Growing onions at home: expert tips for planting, fertilising & harvesting onions

Growing onions at home: expert tips for planting, fertilising & harvesting onions

Onions go well with a variety of different dishes. Here you can learn everything you need to know about onion cultivation in your own garden.

The onion (Allium cepa) is one of the most popular vegetables. It belongs to the amaryllis family (Amaryllidaceae). Whether stewed, fried or raw, the onion is simply a must in many dishes. Even if its origin cannot be clearly defined and is somewhat of an unsolved mystery, it feels very much at home in the temperate latitudes of Central Europe. In the following, we will show you how to grow onions at home, what you need to know to take care of them and give you step-by-step instructions for onion harvesting.

Growing onions

Although onions can be cultivated from seed, most gardeners prefer to simply put onion bulbs into the ground to grow them. This is more convenient and usually more successful. In the next section, we discuss what is important to consider when planting onions.

Planting onion bulbs: the right location

Onions thrive best in loess and clay soils. The balanced amount and the constant supply of nutrients as well as the high proportion of humus make these soils the perfect location for onions. Those who do not have such ideal conditions for growing onions in their garden can incorporate compost into their onion bed. The most important thing is that the soil is deeply loosened. Loosening up stimulates soil life and aerates the deeper layers. This creates the best conditions possible for the onions to grow.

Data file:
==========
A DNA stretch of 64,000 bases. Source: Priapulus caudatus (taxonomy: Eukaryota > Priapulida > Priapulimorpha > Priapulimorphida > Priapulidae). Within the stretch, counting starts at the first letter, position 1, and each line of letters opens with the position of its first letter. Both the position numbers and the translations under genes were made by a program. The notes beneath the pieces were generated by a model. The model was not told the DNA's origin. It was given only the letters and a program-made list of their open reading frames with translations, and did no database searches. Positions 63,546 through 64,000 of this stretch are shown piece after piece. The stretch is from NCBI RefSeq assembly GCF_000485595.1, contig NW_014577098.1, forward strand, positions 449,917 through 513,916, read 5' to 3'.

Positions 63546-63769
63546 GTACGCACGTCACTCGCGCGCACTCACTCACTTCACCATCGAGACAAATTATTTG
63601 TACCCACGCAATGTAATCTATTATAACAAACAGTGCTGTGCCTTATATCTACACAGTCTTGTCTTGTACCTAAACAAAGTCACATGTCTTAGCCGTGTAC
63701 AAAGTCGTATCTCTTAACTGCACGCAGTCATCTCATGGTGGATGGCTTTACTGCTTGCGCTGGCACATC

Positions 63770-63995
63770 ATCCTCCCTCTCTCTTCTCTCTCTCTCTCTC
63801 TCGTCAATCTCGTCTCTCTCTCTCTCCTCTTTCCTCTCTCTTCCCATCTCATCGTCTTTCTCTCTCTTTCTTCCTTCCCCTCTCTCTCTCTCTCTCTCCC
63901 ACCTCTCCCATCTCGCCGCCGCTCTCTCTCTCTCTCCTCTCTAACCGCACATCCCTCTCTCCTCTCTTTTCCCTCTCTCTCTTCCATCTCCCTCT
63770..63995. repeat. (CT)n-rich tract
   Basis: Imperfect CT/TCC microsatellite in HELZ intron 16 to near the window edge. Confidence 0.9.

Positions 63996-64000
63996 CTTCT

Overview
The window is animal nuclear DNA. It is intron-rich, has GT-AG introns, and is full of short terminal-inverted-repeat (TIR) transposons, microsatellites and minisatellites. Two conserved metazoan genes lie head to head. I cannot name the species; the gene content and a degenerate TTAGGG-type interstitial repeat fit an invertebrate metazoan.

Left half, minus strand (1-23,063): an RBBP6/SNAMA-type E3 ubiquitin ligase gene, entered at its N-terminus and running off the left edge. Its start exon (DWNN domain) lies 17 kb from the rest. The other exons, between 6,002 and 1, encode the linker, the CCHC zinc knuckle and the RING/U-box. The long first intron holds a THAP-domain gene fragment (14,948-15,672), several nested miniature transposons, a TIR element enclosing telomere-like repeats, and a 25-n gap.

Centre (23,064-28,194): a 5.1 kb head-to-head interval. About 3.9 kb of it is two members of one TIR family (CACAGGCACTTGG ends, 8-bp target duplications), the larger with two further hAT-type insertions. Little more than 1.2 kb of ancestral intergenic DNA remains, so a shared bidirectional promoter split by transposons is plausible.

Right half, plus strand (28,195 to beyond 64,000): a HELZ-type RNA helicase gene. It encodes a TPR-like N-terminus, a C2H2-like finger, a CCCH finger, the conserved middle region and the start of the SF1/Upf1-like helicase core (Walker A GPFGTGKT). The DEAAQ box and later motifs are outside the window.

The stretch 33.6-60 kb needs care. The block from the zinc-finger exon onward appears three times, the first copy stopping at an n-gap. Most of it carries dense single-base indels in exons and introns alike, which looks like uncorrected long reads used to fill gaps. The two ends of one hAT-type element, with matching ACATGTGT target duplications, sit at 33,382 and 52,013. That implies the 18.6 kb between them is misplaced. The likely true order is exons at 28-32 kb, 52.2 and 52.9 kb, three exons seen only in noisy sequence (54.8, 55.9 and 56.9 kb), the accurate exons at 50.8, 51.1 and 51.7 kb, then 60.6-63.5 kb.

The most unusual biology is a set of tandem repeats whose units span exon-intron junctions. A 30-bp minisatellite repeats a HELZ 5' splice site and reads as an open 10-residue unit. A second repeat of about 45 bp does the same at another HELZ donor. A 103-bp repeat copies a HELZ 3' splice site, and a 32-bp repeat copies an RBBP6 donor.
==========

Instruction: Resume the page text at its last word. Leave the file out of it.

Tip: Would you like to grow onions in a container or on the balcony? No problem! The only thing that is essential is that the tub is large enough so that new bulbs can form.

When is the best time to plant onions?

You should not plant your onions before the end of April. The bulbs contain a lot of water and are therefore sensitive to cold. At the end of April, the risk of night frost is decreased, and the higher soil temperature ensures rapid growth of the young plants.

Note: Most of the time, it is the “summer” varieties of onion that are planted in domestic gardens. As described above, these should only be planted in April. Apart from that, there are also winter varieties that can be planted in August. The first bulbs are then usually harvested in late May.

How to plant onion bulbs?

The bed should be well loosened up before planting. Plant your bulbs deep enough so that the shoots just stick out of the soil. Plant at a distance of at least 15 cm in a row, leaving 25 cm between rows. Planting in rows also makes it easier to take care of your bulbs later on (while weeding etc.).

planting onions
Planting onions in rows makes it easier to take care of them [Shutterstock.com/yuris]

Planting onions in summary:

  • Loosen up the soil; if necessary, mix in compost (preferably in autumn!)
  • Sow onion seeds at the end of February or plant onion bulbs at the end of April
  • Do not plant the onion bulbs too deep; their shoots should be at the surface
  • Distance between rows 25 cm; distance within the row at least 15 cm
  • Regularly remove weeds to prevent competition

Buying onions vs. propagating onions

Buying onions

Cultivated onions are the safest way to a lush onion harvest. You can buy onions in any well-assorted gardening centre or order them conveniently online. Depending on the variety, you can purchase a bag of 250 grams of onions for as little as €1.80.

Growing your own onion bulbs

After the first year of cultivation you can propagate your freshly harvested onions yourself. Simply harvest and dry the bulbs as described above. Some onion varieties can also be propagated by division. This is done by cutting the tuber along the base of the shoot so that it is divided in the middle. It is crucial that both halves of the onion contain part of the shoot and root base, otherwise sprouting is impossible.